UAW says ‘more to be won’ despite record offers from automakers; declines to expand strikes

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Striking United Auto Workers (UAW) members from the General Motors Lansing Delta Plant picket in Delta Township, Michigan September 29, 2023.
Rebecca Cook | Reuters

DETROIT – The United Auto Workers union believes there is “more to be won” in ongoing contract negotiations with the Detroit automakers following five weeks of labor strikes against the companies, UAW President Shawn Fain said Friday.

His comments come despite record contract offers from General Motors, Ford Motor and Stellantis that now include 23% hourly pay increases and other significantly enhanced benefits during the terms of the four and a half-year deal.

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“There is more to be won,” Fain said during an online broadcast. “These are already record contracts, but they come at the end of decades of record decline. So it’s not enough to be the best ever, when auto workers have gone backwards over the last two decades. That’s a very low bar.”

Despite Fain’s comments, the union did not announce additional strikes Friday against any of the companies. He said the “bottom line is we’ve got cards left to play, and they’ve got money left to spend.”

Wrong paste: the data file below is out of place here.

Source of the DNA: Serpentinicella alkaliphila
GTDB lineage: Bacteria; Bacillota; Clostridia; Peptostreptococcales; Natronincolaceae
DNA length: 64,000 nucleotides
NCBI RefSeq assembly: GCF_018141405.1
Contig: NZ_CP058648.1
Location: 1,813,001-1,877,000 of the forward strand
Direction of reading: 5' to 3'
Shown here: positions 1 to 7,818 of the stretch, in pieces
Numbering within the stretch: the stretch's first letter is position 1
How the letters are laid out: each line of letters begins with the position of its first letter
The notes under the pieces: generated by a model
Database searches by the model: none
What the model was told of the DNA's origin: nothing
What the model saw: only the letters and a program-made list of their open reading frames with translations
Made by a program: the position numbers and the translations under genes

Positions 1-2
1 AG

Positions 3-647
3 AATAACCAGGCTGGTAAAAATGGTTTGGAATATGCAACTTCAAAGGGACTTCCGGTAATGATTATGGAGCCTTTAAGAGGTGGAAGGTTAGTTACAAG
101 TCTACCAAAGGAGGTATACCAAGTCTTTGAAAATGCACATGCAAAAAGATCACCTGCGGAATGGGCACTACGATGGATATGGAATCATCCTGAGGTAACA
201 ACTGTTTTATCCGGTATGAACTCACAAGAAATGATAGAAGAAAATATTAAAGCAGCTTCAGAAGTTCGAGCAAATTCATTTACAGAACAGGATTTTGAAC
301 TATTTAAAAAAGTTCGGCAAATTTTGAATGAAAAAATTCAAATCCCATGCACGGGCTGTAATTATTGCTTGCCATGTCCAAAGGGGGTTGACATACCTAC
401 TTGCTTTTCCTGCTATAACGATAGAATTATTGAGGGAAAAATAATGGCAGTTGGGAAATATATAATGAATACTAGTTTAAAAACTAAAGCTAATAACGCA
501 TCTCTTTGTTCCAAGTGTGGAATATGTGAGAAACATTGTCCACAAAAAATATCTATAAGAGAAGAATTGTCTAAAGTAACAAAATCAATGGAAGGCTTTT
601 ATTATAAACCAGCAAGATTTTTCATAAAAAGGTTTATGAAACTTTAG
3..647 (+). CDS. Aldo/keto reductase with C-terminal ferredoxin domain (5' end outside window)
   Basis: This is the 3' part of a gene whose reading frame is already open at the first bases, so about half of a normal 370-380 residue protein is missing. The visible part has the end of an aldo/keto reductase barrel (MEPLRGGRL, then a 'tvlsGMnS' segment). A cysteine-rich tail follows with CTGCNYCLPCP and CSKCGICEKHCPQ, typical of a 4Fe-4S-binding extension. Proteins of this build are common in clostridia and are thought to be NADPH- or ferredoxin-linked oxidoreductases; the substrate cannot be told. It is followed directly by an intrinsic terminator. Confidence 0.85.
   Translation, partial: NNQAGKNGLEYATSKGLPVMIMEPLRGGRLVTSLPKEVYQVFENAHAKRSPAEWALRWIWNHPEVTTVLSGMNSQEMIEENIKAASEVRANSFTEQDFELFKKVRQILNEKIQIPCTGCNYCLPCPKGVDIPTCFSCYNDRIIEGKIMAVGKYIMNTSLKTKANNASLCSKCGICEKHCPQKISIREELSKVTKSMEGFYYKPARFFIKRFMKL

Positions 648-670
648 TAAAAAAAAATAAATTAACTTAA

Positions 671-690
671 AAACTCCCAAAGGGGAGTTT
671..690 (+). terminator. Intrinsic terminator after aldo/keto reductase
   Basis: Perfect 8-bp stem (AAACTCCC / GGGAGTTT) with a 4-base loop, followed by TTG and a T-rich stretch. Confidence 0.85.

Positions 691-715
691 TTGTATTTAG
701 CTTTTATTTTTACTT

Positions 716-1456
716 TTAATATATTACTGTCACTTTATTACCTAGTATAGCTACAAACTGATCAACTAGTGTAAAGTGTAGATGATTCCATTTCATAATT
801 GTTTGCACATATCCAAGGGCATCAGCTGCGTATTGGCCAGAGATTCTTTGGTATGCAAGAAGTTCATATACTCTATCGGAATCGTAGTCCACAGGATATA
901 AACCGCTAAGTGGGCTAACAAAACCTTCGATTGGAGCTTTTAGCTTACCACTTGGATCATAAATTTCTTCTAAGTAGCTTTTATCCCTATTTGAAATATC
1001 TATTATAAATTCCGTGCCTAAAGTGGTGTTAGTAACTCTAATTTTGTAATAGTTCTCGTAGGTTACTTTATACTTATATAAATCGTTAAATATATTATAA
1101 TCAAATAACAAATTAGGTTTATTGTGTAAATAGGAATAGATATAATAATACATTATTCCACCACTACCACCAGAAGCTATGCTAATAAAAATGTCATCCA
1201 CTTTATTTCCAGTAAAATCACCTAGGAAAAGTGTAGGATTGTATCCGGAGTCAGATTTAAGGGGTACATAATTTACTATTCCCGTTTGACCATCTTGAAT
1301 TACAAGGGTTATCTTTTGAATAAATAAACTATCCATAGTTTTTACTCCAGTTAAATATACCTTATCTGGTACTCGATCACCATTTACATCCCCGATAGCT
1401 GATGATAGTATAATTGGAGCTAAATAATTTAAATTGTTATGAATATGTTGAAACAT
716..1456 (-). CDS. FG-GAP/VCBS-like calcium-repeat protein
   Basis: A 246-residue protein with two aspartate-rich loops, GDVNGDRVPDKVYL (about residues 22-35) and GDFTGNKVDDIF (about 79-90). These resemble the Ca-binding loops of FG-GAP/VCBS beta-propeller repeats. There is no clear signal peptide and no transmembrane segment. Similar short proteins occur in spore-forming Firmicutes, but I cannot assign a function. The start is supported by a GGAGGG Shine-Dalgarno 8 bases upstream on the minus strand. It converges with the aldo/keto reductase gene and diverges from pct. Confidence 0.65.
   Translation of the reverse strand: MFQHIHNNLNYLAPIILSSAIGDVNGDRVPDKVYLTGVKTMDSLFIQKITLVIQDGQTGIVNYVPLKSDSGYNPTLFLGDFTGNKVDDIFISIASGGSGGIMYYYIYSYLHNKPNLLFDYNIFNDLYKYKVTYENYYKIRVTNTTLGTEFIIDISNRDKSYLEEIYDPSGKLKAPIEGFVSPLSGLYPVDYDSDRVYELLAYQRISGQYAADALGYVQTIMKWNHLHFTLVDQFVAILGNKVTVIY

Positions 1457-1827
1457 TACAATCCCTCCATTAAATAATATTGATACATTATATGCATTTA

Fain did not address a Friday report by Bloomberg that the union has asked for a 25% increase in general wages.

The union has not announced any additional strikes since initiating an unexpected walkout on Oct. 11 at Ford’s Kentucky Truck Plant that produces highly profitable pickup trucks and SUVs. That’s despite Ford having the best proposal regarding economics, as outlined Friday by Fain.

Fain spent quite a notable amount of time during the online broadcast discussing how the union plans to use these talks to assist in organizing non-union plans. He also heavily criticized the Monday comments of Ford Chair Bill Ford to bring an end to the negotiations.

“Bill Ford said it shouldn’t be Ford versus the UAW. He said it should be the UAW and Ford against foreign automakers,” Fain said. “I want to be crystal clear on one thing: The days of the UAW and Ford being a team to fight other companies are over … Non-union autoworkers are not the enemy. Those are our future union family.”